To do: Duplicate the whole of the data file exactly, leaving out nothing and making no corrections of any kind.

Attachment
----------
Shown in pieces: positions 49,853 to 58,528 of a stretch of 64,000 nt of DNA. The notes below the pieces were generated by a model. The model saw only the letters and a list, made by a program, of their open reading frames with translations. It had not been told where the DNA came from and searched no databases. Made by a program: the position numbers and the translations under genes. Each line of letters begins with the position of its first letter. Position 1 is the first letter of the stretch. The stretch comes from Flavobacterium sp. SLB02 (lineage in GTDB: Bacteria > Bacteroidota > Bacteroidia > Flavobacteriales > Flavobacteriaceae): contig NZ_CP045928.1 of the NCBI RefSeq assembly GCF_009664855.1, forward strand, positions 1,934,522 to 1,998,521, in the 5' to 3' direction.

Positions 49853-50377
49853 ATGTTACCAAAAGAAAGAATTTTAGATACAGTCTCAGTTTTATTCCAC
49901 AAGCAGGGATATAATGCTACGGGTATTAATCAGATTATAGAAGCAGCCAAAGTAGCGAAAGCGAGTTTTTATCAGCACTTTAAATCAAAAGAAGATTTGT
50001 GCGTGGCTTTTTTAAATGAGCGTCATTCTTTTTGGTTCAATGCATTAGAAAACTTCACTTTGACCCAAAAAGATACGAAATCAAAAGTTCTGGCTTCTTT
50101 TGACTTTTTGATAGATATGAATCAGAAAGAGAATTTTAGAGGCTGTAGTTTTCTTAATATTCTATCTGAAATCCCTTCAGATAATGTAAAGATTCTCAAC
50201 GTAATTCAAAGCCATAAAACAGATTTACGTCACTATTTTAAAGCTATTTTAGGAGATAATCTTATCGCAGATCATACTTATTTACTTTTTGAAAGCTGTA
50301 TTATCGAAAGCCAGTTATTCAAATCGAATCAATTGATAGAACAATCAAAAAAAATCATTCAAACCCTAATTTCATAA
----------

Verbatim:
Shown in pieces: positions 49,853 to 58,528 of a stretch of 64,000 nt of DNA. The notes below the pieces were generated by a model. The model saw only the letters and a list, made by a program, of their open reading frames with translations. It had not been told where the DNA came from and searched no databases. Made by a program: the position numbers and the translations under genes. Each line of letters begins with the position of its first letter. Position 1 is the first letter of the stretch. The stretch comes from Flavobacterium sp. SLB02 (lineage in GTDB: Bacteria > Bacteroidota > Bacteroidia > Flavobacteriales > Flavobacteriaceae): contig NZ_CP045928.1 of the NCBI RefSeq assembly GCF_009664855.1, forward strand, positions 1,934,522 to 1,998,521, in the 5' to 3' direction.

Positions 49853-50377
49853 ATGTTACCAAAAGAAAGAATTTTAGATACAGTCTCAGTTTTATTCCAC
49901 AAGCAGGGATATAATGCTACGGGTATTAATCAGATTATAGAAGCAGCCAAAGTAGCGAAAGCGAGTTTTTATCAGCACTTTAAATCAAAAGAAGATTTGT
50001 GCGTGGCTTTTTTAAATGAGCGTCATTCTTTTTGGTTCAATGCATTAGAAAACTTCACTTTGACCCAAAAAGATACGAAATCAAAAGTTCTGGCTTCTTT
50101 TGACTTTTTGATAGATATGAATCAGAAAGAGAATTTTAGAGGCTGTAGTTTTCTTAATATTCTATCTGAAATCCCTTCAGATAATGTAAAGATTCTCAAC
50201 GTAATTCAAAGCCATAAAACAGATTTACGTCACTATTTTAAAGCTATTTTAGGAGATAATCTTATCGCAGATCATACTTATTTACTTTTTGAAAGCTGTA
50301 TTATCGAAAGCCAGTTATTCAAATCGAATCAATTGATAGAACAATCAAAAAAAATCATTCAAACCCTAATTTCATAA